CSIRO marine scientists have developed a technique that gives new hope in the battle to stop the spread of aquatic pests
"What we have is a probe acting as a magnet to detect a needle in a haystack," says Dr Jawahar Patil, who designed the technique which has been successfully tested in Australia.
The new DNA probe involves seawater sample extraction of DNA, and amplification of a target specific "DNA signature or fingerprint" to identify the presence of pest species in water.
"Looking for larval pests in water samples is like looking for a needle in a hay stack and the probes give us a new set of eyes for the marine environment," said Dr Jawahar Patil, who led the research team, including Dr Bax, Mr Bruce Deagle and Dr Rasanthi Gunasekera, all from CSIRO.
Development of the probes has been undertaken in partnership with shipping and port industries and the Australian Quarantine and Inspection Service. It has been funded by the Commonwealth Governments Natural Heritage Trust and the Victorian Government as part of the Port of Hastings National trial of ballast water management.
For more information:
Media assistance: CSIRO Marine Division Craig Macaulay 03 6232 5219 or 0419 966 465
Dr Nic Bax, CSIRO, 03-62325341 (available after 10.30am EST)
Teresa Hatch, Australian Shipowners Association 03 9646 0755
Coast to Coast 04 conference media contact: Jess Tyler, 0408 298 292
Geraldine Capp | CSIRO
Etching Microstructures with Lasers
25.10.2016 | Fraunhofer-Institut für Lasertechnik ILT
Applying electron beams to 3-D objects
23.09.2016 | Fraunhofer-Institut für Organische Elektronik, Elektronenstrahl- und Plasmatechnik FEP
Among the general public, solar thermal energy is currently associated with dark blue, rectangular collectors on building roofs. Technologies are needed for aesthetically high quality architecture which offer the architect more room for manoeuvre when it comes to low- and plus-energy buildings. With the “ArKol” project, researchers at Fraunhofer ISE together with partners are currently developing two façade collectors for solar thermal energy generation, which permit a high degree of design flexibility: a strip collector for opaque façade sections and a solar thermal blind for transparent sections. The current state of the two developments will be presented at the BAU 2017 trade fair.
As part of the “ArKol – development of architecturally highly integrated façade collectors with heat pipes” project, Fraunhofer ISE together with its partners...
At TU Wien, an alternative for resource intensive formwork for the construction of concrete domes was developed. It is now used in a test dome for the Austrian Federal Railways Infrastructure (ÖBB Infrastruktur).
Concrete shells are efficient structures, but not very resource efficient. The formwork for the construction of concrete domes alone requires a high amount of...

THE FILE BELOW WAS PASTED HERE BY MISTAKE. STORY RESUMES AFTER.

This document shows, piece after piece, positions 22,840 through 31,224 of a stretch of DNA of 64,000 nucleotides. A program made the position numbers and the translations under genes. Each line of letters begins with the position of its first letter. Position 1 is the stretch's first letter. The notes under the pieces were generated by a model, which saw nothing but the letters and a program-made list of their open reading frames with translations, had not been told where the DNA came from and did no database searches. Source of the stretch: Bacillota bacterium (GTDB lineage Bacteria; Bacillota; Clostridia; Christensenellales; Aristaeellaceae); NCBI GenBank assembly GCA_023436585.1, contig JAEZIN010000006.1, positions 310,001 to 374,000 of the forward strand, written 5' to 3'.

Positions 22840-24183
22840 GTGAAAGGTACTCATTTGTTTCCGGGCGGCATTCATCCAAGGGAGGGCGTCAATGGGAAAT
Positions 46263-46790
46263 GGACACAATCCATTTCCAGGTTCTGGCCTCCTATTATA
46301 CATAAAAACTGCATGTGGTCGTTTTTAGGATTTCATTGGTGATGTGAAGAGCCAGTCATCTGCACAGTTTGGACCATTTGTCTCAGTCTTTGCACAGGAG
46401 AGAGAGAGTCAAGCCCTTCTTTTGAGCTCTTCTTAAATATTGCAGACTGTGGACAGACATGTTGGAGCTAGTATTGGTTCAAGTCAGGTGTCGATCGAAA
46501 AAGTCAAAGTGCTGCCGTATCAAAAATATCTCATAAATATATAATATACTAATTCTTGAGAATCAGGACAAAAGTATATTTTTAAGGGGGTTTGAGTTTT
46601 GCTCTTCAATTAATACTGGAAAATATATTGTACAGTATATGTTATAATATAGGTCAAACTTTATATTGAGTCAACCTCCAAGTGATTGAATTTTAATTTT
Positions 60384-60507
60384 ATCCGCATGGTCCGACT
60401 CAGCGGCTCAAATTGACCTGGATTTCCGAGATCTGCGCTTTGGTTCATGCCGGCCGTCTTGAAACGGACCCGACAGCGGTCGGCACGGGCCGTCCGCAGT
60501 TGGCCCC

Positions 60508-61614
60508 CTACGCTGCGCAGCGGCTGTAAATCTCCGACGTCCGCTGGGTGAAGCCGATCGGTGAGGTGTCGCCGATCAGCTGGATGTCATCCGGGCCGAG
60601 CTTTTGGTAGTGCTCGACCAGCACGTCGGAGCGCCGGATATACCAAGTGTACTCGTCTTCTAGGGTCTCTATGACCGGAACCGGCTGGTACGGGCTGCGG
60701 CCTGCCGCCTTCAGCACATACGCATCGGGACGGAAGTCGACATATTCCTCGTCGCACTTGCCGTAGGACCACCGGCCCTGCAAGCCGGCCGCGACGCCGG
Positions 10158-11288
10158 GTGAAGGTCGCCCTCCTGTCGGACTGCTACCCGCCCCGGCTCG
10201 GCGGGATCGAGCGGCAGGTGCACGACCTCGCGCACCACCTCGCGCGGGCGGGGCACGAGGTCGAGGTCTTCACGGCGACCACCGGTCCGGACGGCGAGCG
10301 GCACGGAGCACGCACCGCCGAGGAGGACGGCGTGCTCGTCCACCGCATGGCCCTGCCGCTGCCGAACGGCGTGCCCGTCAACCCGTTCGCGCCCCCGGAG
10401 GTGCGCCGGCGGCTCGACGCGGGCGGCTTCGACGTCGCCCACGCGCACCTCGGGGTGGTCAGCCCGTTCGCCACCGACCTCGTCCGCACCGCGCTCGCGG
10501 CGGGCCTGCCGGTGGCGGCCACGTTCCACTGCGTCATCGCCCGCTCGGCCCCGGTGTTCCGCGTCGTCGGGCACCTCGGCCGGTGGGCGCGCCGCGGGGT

Many pathogens use certain sugar compounds from their host to help conceal themselves against the immune system. Scientists at the University of Bonn have now, in cooperation with researchers at the University of York in the United Kingdom, analyzed the dynamics of a bacterial molecule that is involved in this process. They demonstrate that the protein grabs onto the sugar molecule with a Pac Man-like chewing motion and holds it until it can be used. Their results could help design therapeutics that could make the protein poorer at grabbing and holding and hence compromise the pathogen in the host. The study has now been published in “Biophysical Journal”.
The cells of the mouth, nose and intestinal mucosa produce large quantities of a chemical called sialic acid. Many bacteria possess a special transport system...
UMD, NOAA collaboration demonstrates suitability of in-orbit datasets for weather satellite calibration
"Traffic and weather, together on the hour!" blasts your local radio station, while your smartphone knows the weather halfway across the world. A network of...
Fiber-reinforced plastics (FRP) are frequently used in the aeronautic and automobile industry. However, the repair of workpieces made of these composite materials is often less profitable than exchanging the part. In order to increase the lifetime of FRP parts and to make them more eco-efficient, the Laser Zentrum Hannover e.V. (LZH) and the Apodius GmbH want to combine a new measuring device for fiber layer orientation with an innovative laser-based repair process.
Defects in FRP pieces may be production or operation-related. Whether or not repair is cost-effective depends on the geometry of the defective area, the tools...
10.01.2017 | Event News
09.01.2017 | Event News
05.01.2017 | Event News
16.01.2017 | Trade Fair News
16.01.2017 | Automotive Engineering
16.01.2017 | Life Sciences